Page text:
Although poetry is one of the oldest art forms and cinema one of the youngest, a symbiosis exists between the two - an interchange of metaphor, rhythm, point-of-view. No surprise, then, that so many contemporary poets write about film and the magnitude of its effect on modern life. Featuring work by some of the most acclaimed poets writing in Canada today (and three from the USA), I Found It at the Movies includes poems inspired by the full range of cinematic history - from silent films to blockbusters, from neo-realism to cartoon, from Fred Astaire to vampires, and from all around the world. Entering this collection is an experience as beguiling as a trip to the movies itself. Among the poets included: Margaret Atwood, Don McKay, Michael Ondaatje, Steven Heighton, David W. McFadden, Karen Solie, Marilyn Bowering, Julie Bruck, Stephanie Bolster and Ken Babstock.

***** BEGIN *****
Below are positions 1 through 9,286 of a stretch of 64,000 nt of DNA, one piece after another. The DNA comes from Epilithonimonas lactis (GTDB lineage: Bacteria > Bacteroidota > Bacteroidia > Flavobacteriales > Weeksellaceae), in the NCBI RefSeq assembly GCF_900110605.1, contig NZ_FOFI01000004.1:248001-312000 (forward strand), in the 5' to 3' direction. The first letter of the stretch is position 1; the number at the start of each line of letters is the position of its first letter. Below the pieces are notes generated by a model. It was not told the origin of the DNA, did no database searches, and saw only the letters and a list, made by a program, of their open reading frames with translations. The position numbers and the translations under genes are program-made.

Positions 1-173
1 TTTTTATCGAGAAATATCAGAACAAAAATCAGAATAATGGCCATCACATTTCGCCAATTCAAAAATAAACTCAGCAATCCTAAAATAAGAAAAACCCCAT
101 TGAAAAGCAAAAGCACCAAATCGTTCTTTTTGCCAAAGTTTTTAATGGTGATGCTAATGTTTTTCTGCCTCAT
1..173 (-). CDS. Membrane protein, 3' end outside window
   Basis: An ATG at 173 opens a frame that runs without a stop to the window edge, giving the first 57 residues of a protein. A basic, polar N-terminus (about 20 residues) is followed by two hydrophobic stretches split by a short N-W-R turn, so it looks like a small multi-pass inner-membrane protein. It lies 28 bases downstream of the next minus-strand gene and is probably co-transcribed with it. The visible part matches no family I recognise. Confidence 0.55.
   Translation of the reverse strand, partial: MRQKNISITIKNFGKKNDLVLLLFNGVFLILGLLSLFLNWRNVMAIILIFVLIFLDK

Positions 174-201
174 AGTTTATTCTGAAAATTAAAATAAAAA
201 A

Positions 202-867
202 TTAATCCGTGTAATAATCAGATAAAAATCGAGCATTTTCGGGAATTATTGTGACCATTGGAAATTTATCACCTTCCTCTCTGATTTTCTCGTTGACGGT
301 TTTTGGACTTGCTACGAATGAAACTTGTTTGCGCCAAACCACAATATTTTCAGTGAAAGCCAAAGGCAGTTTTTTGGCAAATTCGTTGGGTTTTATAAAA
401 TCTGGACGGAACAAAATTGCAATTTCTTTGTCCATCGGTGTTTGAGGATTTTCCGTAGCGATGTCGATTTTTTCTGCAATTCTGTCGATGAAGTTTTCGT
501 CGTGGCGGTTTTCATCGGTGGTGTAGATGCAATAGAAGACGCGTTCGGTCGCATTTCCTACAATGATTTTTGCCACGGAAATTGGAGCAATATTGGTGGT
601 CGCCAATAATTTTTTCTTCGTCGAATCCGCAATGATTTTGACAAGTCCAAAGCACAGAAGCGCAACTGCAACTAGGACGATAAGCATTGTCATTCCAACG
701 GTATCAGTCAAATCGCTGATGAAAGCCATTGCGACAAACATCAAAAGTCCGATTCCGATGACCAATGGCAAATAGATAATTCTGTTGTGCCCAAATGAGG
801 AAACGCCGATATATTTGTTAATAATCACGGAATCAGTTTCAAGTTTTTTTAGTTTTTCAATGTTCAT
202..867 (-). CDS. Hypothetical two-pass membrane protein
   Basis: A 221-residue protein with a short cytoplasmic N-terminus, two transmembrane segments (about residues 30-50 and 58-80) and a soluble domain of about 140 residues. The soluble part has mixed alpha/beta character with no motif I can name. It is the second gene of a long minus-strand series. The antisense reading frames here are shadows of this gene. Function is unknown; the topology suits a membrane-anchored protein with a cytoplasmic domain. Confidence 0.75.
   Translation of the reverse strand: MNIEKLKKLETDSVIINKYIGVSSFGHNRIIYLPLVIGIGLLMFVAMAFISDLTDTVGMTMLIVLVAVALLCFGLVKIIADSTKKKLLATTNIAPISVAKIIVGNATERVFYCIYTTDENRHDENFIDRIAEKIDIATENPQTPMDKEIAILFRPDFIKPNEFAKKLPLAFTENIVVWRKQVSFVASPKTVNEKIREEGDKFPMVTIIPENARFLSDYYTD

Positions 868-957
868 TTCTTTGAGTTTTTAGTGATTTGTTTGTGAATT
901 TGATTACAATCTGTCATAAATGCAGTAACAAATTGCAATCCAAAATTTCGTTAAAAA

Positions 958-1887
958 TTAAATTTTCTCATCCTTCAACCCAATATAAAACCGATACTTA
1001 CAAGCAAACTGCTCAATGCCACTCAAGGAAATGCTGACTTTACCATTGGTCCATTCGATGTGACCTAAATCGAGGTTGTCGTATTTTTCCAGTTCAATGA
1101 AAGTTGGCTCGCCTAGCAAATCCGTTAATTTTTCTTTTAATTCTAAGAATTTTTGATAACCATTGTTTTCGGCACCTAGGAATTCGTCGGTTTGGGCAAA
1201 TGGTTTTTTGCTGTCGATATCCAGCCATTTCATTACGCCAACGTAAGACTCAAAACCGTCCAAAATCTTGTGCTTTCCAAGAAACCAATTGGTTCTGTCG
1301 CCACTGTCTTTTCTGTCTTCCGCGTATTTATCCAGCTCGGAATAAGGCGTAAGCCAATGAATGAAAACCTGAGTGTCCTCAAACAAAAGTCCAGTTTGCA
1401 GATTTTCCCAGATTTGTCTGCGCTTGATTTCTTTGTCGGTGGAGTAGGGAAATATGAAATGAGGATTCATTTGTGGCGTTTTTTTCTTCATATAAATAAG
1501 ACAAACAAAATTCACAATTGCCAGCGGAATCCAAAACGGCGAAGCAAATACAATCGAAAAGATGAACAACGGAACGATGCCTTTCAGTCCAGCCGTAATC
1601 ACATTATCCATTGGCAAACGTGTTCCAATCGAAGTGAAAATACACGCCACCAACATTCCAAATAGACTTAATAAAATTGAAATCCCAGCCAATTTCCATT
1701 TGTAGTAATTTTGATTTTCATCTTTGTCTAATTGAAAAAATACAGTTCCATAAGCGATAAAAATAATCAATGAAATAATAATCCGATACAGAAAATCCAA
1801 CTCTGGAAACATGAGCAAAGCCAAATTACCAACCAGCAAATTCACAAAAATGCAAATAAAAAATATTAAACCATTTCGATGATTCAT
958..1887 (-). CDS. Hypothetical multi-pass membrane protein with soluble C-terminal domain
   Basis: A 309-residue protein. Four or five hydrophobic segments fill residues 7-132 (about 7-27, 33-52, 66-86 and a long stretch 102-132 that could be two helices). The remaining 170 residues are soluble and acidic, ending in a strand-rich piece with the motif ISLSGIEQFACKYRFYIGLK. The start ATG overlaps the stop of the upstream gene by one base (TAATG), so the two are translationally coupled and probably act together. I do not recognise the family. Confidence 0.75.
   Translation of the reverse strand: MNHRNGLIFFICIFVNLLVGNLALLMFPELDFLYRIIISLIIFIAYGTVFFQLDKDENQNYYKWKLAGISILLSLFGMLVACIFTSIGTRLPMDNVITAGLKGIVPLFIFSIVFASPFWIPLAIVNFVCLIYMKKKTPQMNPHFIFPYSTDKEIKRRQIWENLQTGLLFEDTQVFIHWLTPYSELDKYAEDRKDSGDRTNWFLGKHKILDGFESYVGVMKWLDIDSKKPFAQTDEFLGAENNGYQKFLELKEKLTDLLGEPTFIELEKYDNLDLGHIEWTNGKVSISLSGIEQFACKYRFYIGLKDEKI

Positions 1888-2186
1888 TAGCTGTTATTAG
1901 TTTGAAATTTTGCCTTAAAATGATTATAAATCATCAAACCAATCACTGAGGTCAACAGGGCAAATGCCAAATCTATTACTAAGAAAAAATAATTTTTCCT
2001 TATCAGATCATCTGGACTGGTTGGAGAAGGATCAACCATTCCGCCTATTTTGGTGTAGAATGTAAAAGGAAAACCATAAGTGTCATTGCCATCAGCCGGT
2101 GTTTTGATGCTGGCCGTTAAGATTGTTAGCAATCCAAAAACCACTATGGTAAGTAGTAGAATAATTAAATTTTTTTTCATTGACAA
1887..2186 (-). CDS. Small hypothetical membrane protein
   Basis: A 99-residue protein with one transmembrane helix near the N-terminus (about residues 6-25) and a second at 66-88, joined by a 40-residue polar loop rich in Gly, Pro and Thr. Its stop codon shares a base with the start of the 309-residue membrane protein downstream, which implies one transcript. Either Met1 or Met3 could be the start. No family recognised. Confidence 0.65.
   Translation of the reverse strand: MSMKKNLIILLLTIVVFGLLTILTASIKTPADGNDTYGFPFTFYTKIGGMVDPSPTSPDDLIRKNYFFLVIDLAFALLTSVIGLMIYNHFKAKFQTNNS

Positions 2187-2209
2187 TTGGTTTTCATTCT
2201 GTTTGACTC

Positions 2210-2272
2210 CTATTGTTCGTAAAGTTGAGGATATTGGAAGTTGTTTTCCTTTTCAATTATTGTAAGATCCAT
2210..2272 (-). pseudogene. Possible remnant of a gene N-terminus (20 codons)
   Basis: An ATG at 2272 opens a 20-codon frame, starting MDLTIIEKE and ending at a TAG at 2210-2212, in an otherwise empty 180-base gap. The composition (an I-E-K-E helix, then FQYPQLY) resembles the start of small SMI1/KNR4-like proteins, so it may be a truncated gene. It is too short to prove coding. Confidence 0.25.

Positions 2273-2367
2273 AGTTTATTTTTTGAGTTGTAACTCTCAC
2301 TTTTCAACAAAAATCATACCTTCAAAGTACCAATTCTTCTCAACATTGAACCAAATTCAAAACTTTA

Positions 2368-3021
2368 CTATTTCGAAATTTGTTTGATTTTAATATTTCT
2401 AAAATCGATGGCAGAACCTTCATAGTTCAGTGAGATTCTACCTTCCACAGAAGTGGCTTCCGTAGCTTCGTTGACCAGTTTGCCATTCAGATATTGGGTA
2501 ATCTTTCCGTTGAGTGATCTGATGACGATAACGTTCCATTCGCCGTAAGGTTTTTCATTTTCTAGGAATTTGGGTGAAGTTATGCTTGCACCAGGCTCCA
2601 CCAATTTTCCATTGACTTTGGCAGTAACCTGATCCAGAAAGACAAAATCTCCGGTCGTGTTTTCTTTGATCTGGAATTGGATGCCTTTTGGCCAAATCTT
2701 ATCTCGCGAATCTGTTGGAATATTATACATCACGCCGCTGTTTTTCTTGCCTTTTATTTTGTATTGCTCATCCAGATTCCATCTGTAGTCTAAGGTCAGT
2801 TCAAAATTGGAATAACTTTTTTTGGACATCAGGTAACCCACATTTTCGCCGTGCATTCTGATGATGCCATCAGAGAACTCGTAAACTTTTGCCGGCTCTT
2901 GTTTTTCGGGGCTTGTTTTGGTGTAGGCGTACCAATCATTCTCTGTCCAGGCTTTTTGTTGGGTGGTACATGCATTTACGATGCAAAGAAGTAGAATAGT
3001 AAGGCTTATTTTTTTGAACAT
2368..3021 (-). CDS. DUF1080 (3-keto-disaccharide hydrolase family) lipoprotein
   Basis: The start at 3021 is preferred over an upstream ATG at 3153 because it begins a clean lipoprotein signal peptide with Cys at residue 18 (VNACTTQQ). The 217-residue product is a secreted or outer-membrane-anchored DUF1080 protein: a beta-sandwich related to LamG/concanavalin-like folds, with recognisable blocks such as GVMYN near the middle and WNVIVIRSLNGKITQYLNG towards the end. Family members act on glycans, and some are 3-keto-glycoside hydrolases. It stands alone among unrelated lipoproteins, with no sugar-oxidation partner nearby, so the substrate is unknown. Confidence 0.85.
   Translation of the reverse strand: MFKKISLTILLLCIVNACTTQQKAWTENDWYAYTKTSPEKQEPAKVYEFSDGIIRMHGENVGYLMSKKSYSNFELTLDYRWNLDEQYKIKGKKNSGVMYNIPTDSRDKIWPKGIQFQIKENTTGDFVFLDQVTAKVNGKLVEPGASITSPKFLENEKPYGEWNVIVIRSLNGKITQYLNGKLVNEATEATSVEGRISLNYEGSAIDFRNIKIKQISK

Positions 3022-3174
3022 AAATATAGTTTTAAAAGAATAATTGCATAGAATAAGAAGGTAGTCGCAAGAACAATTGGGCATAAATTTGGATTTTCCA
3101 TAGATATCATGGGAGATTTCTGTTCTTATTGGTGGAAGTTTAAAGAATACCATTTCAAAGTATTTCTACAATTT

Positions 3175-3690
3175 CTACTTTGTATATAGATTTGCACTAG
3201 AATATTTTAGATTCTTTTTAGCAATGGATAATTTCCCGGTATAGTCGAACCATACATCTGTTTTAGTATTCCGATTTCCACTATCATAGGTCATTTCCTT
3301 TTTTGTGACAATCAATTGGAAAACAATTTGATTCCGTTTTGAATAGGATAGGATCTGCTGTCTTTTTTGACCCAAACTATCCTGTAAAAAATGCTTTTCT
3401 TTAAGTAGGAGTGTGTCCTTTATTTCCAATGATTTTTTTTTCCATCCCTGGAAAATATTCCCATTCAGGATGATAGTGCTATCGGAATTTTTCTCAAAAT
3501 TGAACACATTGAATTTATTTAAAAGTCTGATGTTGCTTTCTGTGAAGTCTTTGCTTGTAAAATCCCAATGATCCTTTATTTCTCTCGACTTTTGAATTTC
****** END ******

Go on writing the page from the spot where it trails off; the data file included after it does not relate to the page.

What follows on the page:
Editor and poet Ruth Roach Pierson is the author of Where No Window Was, GG finalist Aide-Mmoire, and CONTRARY. She has attended The Toronto Film Festival since 1980, with 33 films in 10 days her personal best.
We go to the movies in search of a certain practical poetry, the kind that enlarges our perspective of the world or simply entertains us. It's often assumed that we are empty vessels into which the art flows. And yet Ruth Roach Pierson's fine anthology of film poems, I Found It at the Movies, proves that the process magnificently works in both directions. The writers here emote eloquently about the movies, from Apocalypse Now to The Wizard of Oz, and all aspects of the cinematic form. There is passion in this poetry, projected at 24 frames per second upon the mind's eye, and I urge you to engage with it. - Peter Howell, Movie Critic, The Toronto Star